There’s only so much you can do in a brief letter to the editor, of course, but I think Dr. Gardner has done a great job (“Diversity in Academia: All I Can Say is Amen“) of suggesting some of the complicated institutional and creative work that needs to be done if the old ‘white male’ order in the U.S. university system is to be finally and fully overturned. As she suggests, this will take a rethinking of the meaning of cultural capital in the educational economy.
This re-vision, in turn, I think, suggests some interesting links among gender (or, rather patriarchal power), genre, and cultural capital. “The dominant picture of philosophy,” Gardner notes, “is an objective search to answer universal timeless questions … expressed in a treatise or scholarly article.” Since access to the cultural capital underwriting these texts was mostly limited to men, few women philosophers’ exist, at least in a strictly formal sense. In effect, genre is the gatekeeper.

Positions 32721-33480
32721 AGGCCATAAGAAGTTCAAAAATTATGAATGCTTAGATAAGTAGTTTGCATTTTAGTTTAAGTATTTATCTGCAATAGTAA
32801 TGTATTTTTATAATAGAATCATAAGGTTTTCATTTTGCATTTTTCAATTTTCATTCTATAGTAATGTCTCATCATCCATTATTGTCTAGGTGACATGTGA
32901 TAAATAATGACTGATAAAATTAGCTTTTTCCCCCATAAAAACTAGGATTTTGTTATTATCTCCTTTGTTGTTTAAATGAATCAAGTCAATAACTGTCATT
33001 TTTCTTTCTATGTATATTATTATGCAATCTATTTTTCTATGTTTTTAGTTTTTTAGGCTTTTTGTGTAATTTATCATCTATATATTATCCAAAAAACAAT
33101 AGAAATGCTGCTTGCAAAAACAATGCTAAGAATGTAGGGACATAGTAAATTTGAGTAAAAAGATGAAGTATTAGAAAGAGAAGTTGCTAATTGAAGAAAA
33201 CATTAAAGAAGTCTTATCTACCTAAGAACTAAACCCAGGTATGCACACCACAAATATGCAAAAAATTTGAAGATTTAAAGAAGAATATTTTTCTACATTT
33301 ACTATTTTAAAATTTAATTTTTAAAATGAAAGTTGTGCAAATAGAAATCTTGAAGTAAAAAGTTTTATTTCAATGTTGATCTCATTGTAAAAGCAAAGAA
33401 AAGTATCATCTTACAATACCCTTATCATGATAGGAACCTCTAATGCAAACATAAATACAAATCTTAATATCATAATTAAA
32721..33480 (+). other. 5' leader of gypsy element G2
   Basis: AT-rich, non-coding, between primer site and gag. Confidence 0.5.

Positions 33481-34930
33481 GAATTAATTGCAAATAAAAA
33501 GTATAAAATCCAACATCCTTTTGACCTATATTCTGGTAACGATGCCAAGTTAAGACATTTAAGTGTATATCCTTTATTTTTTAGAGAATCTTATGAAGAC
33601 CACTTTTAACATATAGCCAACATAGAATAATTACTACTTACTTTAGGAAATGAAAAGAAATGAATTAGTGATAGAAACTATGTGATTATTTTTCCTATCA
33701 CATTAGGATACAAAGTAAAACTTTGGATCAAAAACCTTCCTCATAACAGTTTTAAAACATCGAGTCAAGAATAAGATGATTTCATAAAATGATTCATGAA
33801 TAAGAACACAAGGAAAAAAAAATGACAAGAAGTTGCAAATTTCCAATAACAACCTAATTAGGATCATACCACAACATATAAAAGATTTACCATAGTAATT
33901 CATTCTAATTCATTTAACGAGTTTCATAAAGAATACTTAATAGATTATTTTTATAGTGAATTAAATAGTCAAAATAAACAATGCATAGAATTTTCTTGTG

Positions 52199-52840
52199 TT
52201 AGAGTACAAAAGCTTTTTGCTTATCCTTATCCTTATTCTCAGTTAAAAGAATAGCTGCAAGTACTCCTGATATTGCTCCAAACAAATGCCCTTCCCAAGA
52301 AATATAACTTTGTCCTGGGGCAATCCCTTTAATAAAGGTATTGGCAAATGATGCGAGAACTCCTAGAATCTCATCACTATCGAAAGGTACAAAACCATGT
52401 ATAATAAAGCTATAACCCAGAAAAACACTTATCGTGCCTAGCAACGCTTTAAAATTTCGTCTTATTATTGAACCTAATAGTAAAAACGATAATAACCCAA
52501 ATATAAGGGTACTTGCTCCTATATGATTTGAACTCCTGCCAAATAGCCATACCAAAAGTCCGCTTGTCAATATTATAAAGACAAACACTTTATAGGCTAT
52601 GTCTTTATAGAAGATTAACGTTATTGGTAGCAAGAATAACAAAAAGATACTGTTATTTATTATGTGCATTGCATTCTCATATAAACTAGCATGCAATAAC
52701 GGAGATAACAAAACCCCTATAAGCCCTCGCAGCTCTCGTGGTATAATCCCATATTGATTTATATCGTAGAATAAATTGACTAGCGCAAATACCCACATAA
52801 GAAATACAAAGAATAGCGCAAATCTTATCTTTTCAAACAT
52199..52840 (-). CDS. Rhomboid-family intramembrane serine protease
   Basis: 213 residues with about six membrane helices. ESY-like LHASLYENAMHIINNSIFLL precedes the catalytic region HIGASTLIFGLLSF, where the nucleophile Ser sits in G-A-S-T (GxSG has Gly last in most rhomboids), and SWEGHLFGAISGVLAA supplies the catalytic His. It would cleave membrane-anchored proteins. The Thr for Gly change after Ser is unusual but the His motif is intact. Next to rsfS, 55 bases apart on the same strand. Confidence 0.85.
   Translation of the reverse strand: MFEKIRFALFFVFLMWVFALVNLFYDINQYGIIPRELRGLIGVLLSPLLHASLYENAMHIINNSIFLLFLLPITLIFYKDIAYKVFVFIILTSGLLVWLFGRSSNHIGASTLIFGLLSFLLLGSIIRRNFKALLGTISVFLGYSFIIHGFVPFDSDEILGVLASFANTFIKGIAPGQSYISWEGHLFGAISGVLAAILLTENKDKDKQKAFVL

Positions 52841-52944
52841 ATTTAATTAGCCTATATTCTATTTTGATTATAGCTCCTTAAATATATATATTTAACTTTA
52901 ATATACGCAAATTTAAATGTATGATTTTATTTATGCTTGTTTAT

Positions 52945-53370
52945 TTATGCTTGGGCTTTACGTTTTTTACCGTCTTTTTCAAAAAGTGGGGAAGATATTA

Women asked important questions, of course, and they wrote about the answers. “However, the work of some women philosophers,” Gardner says, “can often be of a more personal nature, sometimes written in a literary form, and focused on specific questions that pertain to women or to women at a particular historical and cultural era.” Since few women had access to the traditionally masculine form of cultural capital, in other words, they created an alternative.
Interestingly, you could say the opposite as well. Since women had other interests, they side-stepped the traditional masculine forms, creating a form of capital that had value outside the traditional academic economy. Women working in the academy, then, had to either embrace a traditionally masculine discipline, and so work with few historical precedents (in terms of their own gender and at least in some cases interests), or change the criteria that defined the cultural capital of philosophy.